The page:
Calling All Playwrights & Aspiring Playwrights
By Mark Boyer
I am excited to join the esteemed team of presenters for the 14th annual Lake Chapala Writers Conference on March 6-8, 2019. The focus of this conference is on Storytelling, and I have been invited to present a session on playwriting. Since playwriting is a huge lifelong topic, this session will focus on two areas that have potential sustainability beyond the conference: 1) writing the 10-minute play and 2) the option of participating in a Lake Chapala playwriting group.
Why 10-Minute Plays?
The 10-minute play is a legitimate play form. The 10-minute play first emerged from the Actors Theatre of Louisville (USA) when producing director Jon Jory was looking for ways to build relationships with prominent writers, provide opportunities for new writers, find acting roles for an apprentice company, and to build special projects into an annual festival. “Holidays” was a theme for their first year in 1978 of 10-minute plays that featured work by playwrights such as John Guare, Marsha Norman, Israel Horovitz, Douglas Turner Ward, Megan Terry, and Lanford Wilson.
What followed from there in 1979-80 was the America Project, featuring commissioned 10-minute plays from non-USA playwrights about America. The result of these creative efforts with a new theatrical form was that The Actors Theatre of Louisville became recognized as a leading professional regional theatre in the United States and many excellent playwrights emerged from this experience.
There are now 10-minute play festivals in theatres around the world and there are several publishers for 10-minute plays. Typically 6-10 plays are performed for an evening of diverse entertainment, which extends opportunities to several playwrights, actors, directors, and production teams. The hallmark of a 10-minute play is that it cuts through exposition and quickly gets to the conflict and moment(s) when characters are forced to confront something that will change them or not, and yet does this in a way that is coherent and not contrived. These are not sketches or skits, but rather are succinctly developed plays that utilize all of the recognized theatrical elements. The writer’s challenge is how to show (not tell) a good story that is interesting, thought-provoking, and compelling in only 10 minutes.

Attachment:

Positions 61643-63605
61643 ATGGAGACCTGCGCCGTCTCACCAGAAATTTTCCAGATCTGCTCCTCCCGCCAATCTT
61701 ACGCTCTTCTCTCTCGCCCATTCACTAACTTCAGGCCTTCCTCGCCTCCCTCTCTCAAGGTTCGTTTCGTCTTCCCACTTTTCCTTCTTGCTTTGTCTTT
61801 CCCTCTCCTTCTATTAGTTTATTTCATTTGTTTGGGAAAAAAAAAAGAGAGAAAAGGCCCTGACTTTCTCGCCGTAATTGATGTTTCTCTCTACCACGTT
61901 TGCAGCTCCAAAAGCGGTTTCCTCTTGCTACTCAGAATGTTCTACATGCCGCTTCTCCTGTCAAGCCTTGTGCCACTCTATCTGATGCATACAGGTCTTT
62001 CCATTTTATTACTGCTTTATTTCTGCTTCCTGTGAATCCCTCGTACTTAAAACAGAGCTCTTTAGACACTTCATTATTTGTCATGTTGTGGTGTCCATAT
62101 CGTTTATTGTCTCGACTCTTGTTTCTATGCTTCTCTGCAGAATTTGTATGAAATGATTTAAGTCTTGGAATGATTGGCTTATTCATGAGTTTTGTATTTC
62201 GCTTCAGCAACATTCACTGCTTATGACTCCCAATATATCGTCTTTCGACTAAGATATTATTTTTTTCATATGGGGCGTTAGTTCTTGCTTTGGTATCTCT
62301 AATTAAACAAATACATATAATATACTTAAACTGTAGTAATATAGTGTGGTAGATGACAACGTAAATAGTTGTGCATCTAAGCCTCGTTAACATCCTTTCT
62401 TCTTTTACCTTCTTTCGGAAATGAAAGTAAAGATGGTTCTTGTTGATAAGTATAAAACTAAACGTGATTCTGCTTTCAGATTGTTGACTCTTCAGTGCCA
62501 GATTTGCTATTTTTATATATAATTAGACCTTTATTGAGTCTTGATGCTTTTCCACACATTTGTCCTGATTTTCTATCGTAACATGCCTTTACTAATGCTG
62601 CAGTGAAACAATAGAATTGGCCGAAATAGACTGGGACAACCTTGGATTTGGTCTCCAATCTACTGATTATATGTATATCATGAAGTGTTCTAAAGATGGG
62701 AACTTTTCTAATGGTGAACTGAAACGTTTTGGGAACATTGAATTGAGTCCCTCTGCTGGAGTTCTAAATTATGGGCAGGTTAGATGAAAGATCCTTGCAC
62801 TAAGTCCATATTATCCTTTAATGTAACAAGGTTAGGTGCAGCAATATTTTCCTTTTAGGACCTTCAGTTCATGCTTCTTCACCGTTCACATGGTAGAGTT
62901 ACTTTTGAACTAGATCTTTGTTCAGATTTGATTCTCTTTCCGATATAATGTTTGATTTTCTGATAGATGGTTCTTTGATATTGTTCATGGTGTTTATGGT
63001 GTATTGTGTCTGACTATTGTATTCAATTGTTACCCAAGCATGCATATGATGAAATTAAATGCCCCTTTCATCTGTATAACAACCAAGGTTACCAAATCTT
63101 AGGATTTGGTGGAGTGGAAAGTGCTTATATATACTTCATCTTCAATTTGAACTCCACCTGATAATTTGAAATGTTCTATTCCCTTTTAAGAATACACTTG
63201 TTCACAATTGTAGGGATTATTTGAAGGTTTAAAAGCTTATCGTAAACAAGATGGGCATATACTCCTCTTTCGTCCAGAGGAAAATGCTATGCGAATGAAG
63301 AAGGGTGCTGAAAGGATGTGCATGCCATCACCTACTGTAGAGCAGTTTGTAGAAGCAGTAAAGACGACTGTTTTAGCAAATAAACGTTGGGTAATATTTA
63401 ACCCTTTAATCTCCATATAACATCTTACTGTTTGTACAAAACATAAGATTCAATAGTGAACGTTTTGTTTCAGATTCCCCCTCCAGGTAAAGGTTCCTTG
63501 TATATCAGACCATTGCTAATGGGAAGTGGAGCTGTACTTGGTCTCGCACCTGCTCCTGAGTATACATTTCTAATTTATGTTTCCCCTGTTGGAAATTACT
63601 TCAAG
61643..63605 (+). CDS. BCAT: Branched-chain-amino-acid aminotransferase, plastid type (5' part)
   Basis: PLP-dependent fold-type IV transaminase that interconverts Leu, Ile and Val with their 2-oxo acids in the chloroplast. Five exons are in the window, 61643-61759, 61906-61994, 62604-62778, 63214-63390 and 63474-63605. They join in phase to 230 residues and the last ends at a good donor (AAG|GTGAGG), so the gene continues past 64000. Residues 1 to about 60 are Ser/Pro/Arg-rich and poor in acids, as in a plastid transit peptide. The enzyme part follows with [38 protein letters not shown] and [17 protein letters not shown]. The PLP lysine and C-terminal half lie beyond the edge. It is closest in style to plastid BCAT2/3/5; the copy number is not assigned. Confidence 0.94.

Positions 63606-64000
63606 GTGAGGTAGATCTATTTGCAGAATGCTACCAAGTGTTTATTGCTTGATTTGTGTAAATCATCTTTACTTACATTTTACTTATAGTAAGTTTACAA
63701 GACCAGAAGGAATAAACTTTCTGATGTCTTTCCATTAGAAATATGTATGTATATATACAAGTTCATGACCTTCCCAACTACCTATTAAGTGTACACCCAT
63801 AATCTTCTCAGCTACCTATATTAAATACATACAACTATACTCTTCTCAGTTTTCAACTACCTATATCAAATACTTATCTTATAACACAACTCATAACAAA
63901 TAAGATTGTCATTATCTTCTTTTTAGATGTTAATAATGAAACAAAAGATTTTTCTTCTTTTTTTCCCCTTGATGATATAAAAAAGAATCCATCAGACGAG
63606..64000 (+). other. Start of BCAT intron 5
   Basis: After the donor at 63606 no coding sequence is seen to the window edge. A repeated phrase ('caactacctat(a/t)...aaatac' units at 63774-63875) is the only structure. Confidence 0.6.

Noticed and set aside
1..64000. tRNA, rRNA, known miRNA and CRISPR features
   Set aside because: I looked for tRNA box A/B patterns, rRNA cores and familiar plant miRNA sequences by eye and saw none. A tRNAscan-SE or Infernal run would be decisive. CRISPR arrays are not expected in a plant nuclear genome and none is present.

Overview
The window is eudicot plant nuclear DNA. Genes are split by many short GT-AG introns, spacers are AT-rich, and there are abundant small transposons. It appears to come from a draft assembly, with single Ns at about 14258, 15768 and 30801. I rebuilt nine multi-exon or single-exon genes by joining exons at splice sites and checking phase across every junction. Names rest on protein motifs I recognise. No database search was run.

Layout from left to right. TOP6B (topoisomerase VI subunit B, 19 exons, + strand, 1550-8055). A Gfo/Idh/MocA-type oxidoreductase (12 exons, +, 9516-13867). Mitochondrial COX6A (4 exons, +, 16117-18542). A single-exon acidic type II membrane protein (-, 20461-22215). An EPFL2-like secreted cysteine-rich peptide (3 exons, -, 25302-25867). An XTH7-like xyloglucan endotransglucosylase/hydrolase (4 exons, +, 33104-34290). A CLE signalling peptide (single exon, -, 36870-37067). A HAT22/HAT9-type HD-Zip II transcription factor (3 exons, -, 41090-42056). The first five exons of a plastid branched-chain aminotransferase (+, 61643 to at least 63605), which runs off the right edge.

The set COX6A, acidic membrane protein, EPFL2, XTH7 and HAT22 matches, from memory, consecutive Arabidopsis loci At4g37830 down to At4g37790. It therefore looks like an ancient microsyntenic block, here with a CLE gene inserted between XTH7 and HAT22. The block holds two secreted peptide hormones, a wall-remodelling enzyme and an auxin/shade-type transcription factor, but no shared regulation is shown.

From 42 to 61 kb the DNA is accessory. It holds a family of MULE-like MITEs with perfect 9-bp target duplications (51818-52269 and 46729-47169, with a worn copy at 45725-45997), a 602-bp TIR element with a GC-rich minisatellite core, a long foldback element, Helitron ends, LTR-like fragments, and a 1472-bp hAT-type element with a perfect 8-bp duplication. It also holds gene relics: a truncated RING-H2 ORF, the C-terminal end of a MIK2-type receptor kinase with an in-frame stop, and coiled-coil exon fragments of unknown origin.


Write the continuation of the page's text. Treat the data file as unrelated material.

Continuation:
Ray Domenech of Domenech Restaurant in west Ajijic has offered to host “cafe theatre readings” at his restaurant of selected 10-minute plays that emerge from the playwriting session at the Lake Chapala Writers Conference in March of 2019 or from a new group of Lake Chapala Playwrights. Jayme Littlejohn, artistic director of Bravo Theatre, has offered to help with the selection of plays and with the coordination of the readings. Amaranta Santos (actress and singer), Ray Domenech, and I will also support the selection of 10-minute plays to be read at Domenech Restaurant. It is our interest that these cafe theatre readings can grow into 10-minute play performances in theatres locally and elsewhere.
Why a Playwriting Group?
A new Lake Chapala Playwrights group will provide an additional option for writers who would like to further develop their skills within this genre and explore various options for theatre readings and performances. Participation in this group is not contingent on attendance at the Lake Chapala Writers Conference, but is encouraged.